Gonadal steroid hormones have been shown to influence adult neurogenesis in addition to their well-defined role in regulating social behavior. Adult neurogenesis consists of several processes including cell proliferation, which can be studied via 5-bromo-2′-deoxyuridine (BrdU) labeling. In a previous study we found that social stimulation altered both cell proliferation and levels of circulating gonadal steroids, leaving the issue of cause/effect unclear. In this study, we sought to determine whether socially modulated BrdU-labeling depends on gonadal hormone changes. We investigated this using a gonadectomy-implant paradigm and by exposing male and female green treefrogs (Hyla cinerea) to their conspecific chorus or control stimuli (i.e. random tones). Our results indicate that socially modulated cell proliferation occurred independently of gonadal hormone levels; furthermore, neither androgens in males nor estrogen in females increased cell proliferation in the preoptic area (POA) and infundibular hypothalamus, brain regions involved in endocrine regulation and acoustic communication. In fact, elevated estrogen levels decreased cell proliferation in those brain regions in the implanted female. In male frogs, evoked calling behavior was positively correlated with BrdU-labeling in the POA; however, statistical analysis showed that this behavior did not mediate socially induced cell proliferation. These results show that the social modulation of cell proliferation can occur without gonadal hormone involvement in either male or female adult anuran amphibians, and confirms that it is independent of a behavioral response in males.
Amphibian; Cell proliferation; BrdU; Neurogenesis; Acoustic communication; Social behavior; Estrogen; Testosterone
In environments where resources are difficult to obtain and enhanced cognitive capabilities might be adaptive, brain structures associated with cognitive traits may also be enhanced. In our previous studies, we documented a clear and significant relationship among environmental conditions, memory and hippocampal structure using ten populations of black-capped chickadees (Poecile atricapillus) over a large geographic range. In addition, focusing on just the two populations from the geographical extremes of our large-scale comparison, Alaska and Kansas, we found enhanced problem-solving capabilities and reduced neophobia in a captive-raised population of black-capped chickadees originating from the energetically demanding environment (Alaska) relative to conspecifics from the milder environment (Kansas). Here, we focused on three brain regions, the arcopallium (AP), the nucleus taeniae of the amygdala and the lateral striatum (LSt), that have been implicated to some extent in aspects of these behaviors in order to investigate whether potential differences in these brain areas may be associated with our previously detected differences in cognition. We compared the variation in neuron number and volumes of these regions between these populations, in both wild-caught birds and captive-raised individuals. Consistent with our behavioral observations, wild-caught birds from Kansas had a larger AP volume than their wild-caught conspecifics from Alaska, which possessed a higher density of neurons in the LSt. However, there were no other significant differences between populations in the wild-caught and captive-raised groups. Interestingly, individuals from the wild had larger LSt and AP volumes with more neurons than those raised in captivity. Overall, we provide some evidence that population-related differences in problem solving and neophobia may be associated with differences in volume and neuron numbers of our target brain regions. However, the relationship is not completely clear, and our study raises numerous questions about the relationship between the brain and behavior, especially in captive animals.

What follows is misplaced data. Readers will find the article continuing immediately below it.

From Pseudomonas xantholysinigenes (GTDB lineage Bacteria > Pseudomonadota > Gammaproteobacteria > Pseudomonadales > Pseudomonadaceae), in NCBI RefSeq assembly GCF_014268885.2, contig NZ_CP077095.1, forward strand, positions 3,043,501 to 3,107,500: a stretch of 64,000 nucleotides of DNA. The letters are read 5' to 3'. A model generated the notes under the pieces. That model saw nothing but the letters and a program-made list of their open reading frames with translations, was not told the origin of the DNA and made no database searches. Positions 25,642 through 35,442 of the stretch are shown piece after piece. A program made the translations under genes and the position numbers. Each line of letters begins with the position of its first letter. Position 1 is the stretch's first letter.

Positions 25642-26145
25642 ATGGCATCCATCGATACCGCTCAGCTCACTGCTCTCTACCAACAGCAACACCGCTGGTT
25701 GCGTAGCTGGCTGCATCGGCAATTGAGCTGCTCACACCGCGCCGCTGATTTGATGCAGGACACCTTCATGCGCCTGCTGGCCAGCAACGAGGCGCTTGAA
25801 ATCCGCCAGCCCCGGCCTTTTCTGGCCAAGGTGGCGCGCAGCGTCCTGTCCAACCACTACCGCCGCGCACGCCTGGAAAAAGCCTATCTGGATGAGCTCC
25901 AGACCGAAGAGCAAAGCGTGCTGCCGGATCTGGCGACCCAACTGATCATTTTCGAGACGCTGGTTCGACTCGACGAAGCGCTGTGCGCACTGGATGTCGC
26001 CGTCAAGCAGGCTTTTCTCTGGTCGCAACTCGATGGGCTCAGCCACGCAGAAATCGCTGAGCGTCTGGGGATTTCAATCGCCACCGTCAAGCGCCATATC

Amygdala; Arcopallium; Avian brain; Fear; Lateral striatum; Learning; Nucleus taeniae of the amygdala
Transmitting information via communicative signals is integral to interacting with conspecifics, and some species achieve this task by varying vocalizations to reflect context. Although signal variation is critical to social interactions, the underlying neural control has not been studied. In response to a predator, black-capped chickadees (Poecile atricapilla) produce mobbing calls (chick-a-dee calls) with various parameters, some of which convey information about the threat stimulus. We predicted that vocal parameters indicative of threat would be associated with distinct patterns of neuronal activity within brain areas involved in social behavior and those involved in the sensorimotor control of vocal production. To test this prediction, we measured the syntax and structural aspects of chick-a-dee call production in response to a hawk model and assessed the protein product of the immediate early gene FOS in brain regions implicated in context-specific vocal and social behavior. These regions include the medial preoptic area (POM) and lateral septum (LS), as well as regions involved in vocal motor control, including the dorsomedial nucleus of the intercollicular complex and the HVC. We found correlations linking call rate (previously demonstrated to reflect threat) to labeling in the POM and LS. Labeling in the HVC correlated with the number of D notes per call, which may also signal threat level. Labeling in the call control region dorsomedial nucleus was associated with the structure of D notes and the overall number of notes, but not call rate or type of notes produced. These results suggest that the POM and LS may influence attributes of vocalizations produced in response to predators and that the brain region implicated in song control, the HVC, also influences call production. Because variation in chick-a-dee call rate indicates predator threat, we speculate that these areas could integrate with motor control regions to imbue mobbing signals with additional information about threat level.